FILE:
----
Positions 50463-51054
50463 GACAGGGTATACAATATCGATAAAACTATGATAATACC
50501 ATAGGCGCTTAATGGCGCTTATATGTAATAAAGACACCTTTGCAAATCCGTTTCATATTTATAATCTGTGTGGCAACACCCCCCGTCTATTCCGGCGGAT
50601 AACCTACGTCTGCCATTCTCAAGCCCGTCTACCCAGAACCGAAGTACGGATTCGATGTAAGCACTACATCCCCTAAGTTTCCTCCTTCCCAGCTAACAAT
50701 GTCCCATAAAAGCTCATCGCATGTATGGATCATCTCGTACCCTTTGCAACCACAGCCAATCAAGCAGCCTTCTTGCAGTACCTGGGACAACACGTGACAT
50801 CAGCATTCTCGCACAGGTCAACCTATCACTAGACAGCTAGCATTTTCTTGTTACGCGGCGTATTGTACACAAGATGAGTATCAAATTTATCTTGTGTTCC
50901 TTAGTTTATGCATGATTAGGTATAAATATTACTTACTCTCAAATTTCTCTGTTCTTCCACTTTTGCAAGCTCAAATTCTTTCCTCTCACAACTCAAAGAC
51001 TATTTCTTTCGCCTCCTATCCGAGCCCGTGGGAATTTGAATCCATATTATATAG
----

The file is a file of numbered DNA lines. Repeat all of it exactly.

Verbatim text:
Positions 50463-51054
50463 GACAGGGTATACAATATCGATAAAACTATGATAATACC
50501 ATAGGCGCTTAATGGCGCTTATATGTAATAAAGACACCTTTGCAAATCCGTTTCATATTTATAATCTGTGTGGCAACACCCCCCGTCTATTCCGGCGGAT
50601 AACCTACGTCTGCCATTCTCAAGCCCGTCTACCCAGAACCGAAGTACGGATTCGATGTAAGCACTACATCCCCTAAGTTTCCTCCTTCCCAGCTAACAAT
50701 GTCCCATAAAAGCTCATCGCATGTATGGATCATCTCGTACCCTTTGCAACCACAGCCAATCAAGCAGCCTTCTTGCAGTACCTGGGACAACACGTGACAT
50801 CAGCATTCTCGCACAGGTCAACCTATCACTAGACAGCTAGCATTTTCTTGTTACGCGGCGTATTGTACACAAGATGAGTATCAAATTTATCTTGTGTTCC
50901 TTAGTTTATGCATGATTAGGTATAAATATTACTTACTCTCAAATTTCTCTGTTCTTCCACTTTTGCAAGCTCAAATTCTTTCCTCTCACAACTCAAAGAC
51001 TATTTCTTTCGCCTCCTATCCGAGCCCGTGGGAATTTGAATCCATATTATATAG